THE Supreme Court has sent back to the Lusaka High Court the case in which presidential hopeful Miles Sampa challenged the consent judgment that declared Minister of Defence Edgar Lungu as Patriotic Front (PF) president.
This is in a matter in which Mr Sampa appealed to the Supreme Court against two High Court decisions which dismissed his application and two others who wanted to join proceedings as interveners
The two others are Kasama Central member of Parliament Geoffrey Mwamba and former diplomat Selemani Phangula
When the matter came up for judgment yesterday, the Supreme Court sent back the matter to the High Court to determine whether Mr Sampa should be joined to the proceedings and that this should be done by hearing the other party.
“In our view, therefore, this matter ought to be sent back to the learned Judge to consider inter parte the application that was before her. For that reason we leave the decision on the arguments relating to knowledge of the proceedings and interest to the lower court,” Supreme Court judge Evans Hamaundu said.
Mr Justice Hamaundu, who delivered the majority judgment, said High Court judge Mungeni Mulenga only heard Mr Sampa when the application was an inter parte (two-fold) and that it would have been in tune for her to hear the respondent’s argument.
He said it would have been after considering the opposing facts that Ms Justice Mulenga would have proceeded to determine whether or not Mr Sampa, Mr Mwamba and Mr Phangula had sufficient interest.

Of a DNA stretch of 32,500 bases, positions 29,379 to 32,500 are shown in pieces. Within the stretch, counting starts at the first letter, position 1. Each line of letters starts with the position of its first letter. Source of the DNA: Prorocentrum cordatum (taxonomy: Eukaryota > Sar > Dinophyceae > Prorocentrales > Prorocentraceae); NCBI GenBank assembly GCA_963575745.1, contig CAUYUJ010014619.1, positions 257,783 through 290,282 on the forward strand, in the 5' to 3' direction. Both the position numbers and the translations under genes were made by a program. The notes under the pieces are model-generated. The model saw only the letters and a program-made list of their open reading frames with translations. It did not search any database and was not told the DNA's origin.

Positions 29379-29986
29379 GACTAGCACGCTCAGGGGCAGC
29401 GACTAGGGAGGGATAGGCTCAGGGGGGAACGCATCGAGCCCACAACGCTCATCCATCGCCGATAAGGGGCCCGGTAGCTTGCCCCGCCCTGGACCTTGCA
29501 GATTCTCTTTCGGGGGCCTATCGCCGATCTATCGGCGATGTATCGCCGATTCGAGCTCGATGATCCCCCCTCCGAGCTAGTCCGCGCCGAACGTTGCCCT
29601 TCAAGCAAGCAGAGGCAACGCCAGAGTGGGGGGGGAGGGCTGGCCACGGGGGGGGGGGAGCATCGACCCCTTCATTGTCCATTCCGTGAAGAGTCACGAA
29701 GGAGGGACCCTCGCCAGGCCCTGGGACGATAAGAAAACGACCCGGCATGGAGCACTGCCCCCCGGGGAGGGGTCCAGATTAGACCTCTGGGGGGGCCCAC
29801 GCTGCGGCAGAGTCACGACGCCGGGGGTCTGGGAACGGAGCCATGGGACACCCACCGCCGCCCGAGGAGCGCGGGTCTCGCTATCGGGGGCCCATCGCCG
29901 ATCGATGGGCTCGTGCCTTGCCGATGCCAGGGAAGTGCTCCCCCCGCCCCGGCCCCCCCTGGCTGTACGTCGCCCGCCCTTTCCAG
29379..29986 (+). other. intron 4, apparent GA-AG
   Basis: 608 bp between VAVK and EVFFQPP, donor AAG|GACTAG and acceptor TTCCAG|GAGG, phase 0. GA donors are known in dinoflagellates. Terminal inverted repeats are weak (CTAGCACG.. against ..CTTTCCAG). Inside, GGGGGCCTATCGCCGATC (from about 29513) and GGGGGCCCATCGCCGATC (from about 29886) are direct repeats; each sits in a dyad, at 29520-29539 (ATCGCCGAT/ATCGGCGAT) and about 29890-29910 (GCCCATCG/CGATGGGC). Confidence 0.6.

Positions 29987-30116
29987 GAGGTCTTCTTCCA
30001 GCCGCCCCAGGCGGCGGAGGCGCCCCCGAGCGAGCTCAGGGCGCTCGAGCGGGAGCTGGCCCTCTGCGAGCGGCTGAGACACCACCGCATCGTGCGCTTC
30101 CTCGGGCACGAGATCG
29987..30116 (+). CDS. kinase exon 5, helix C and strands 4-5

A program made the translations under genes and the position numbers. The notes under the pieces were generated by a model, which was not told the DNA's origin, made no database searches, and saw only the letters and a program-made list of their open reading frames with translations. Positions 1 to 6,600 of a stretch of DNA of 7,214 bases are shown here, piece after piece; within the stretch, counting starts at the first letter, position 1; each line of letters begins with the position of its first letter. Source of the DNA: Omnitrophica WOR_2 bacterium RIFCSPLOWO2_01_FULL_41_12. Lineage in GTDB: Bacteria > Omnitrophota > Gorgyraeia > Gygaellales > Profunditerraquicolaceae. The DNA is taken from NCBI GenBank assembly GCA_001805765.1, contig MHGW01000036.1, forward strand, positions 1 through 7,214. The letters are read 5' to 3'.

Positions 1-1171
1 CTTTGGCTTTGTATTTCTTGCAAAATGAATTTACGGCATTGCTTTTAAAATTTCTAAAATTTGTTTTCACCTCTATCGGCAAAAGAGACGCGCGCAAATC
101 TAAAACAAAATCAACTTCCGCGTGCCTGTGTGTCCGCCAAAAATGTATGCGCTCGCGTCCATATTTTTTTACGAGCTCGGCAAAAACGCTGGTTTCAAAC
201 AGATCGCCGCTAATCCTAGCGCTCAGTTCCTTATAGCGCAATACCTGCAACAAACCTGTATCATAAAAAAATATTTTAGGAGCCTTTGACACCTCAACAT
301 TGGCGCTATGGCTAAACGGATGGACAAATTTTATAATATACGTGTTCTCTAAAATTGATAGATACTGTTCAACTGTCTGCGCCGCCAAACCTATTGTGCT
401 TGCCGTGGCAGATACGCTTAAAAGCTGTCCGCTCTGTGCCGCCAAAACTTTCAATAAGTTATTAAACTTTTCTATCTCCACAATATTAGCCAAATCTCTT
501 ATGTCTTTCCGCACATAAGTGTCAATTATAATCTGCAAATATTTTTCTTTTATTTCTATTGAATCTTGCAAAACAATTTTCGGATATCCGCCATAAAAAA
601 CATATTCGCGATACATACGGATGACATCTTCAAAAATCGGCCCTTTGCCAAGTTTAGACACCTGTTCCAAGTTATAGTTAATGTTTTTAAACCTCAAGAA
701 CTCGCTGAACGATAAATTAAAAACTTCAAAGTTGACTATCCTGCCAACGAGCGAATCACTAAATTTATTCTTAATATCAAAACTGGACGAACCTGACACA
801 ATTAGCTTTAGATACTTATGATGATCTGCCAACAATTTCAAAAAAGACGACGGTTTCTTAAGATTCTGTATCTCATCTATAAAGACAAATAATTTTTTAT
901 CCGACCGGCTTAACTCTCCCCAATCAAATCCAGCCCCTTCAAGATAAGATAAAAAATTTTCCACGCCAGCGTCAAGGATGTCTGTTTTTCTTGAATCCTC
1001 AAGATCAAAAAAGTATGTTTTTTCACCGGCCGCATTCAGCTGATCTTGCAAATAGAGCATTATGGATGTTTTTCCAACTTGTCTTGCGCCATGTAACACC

Mr Justice Hamaundu said by approaching the application from a jurisdictional point of view and holding that the application was misconceived, Ms Justice Mulenga did not consider the reasons that the appellants had put forward for wanting to join the proceedings.
He said the first ground of appeal had merit as the lower court was wrong to hold that the application was misconceived.
Mr Justice Hamaundu, however, said the second and third grounds of appeal had no merit as a judge can hear a matter without oral submissions as the principal source of evidence in judicial reviews is from affidavits.
“In our view, it would have been in tune with the administration of justice to have waited for the respondents to file an affidavit in opposition after service, but the learned judge decided the matter ex parte technically,” he said.
And in a minority judgment from the bench delivered by Supreme Court judge Albert Wood, it was ruled that it is not necessary or expedient, only to refer the case to the High Court but that the Supreme Court could decide whether or not to join the appellants.
Mr Justice Wood said the Supreme Court can join Mr Sampa to the proceedings without necessarily remitting the matter back to the same judge.
Meanwhile, lawyers representing Mr Lungu said the consent judgment, which declared him as president of the PF, is still in effect.
Mr Sukwana Lukangaba told journalists shortly after the judgment was delivered that the ruling that Mr Lungu is president of the PF still stands until the court decides otherwise.
And PF secretary general Davies Chama said in a statement issued yesterday that Mr Lungu remains PF president because the consent judgment is still in effect.
Mr Chama said despite the Supreme Court’s decision, the consent judgment by the Lusaka High Court that declared Mr Lungu as PF president and presidential candidate remains valid.
“Honourable Edgar Chagwa Lungu remains the PF president and presidential candidate for the party. We, therefore, wish to advise our members to continue campaigning for the PF president and to continue canvassing for support from our citizens to ensure that our candidate emerges successful on January 20, 2015,” he said.
Zambia Daily Mail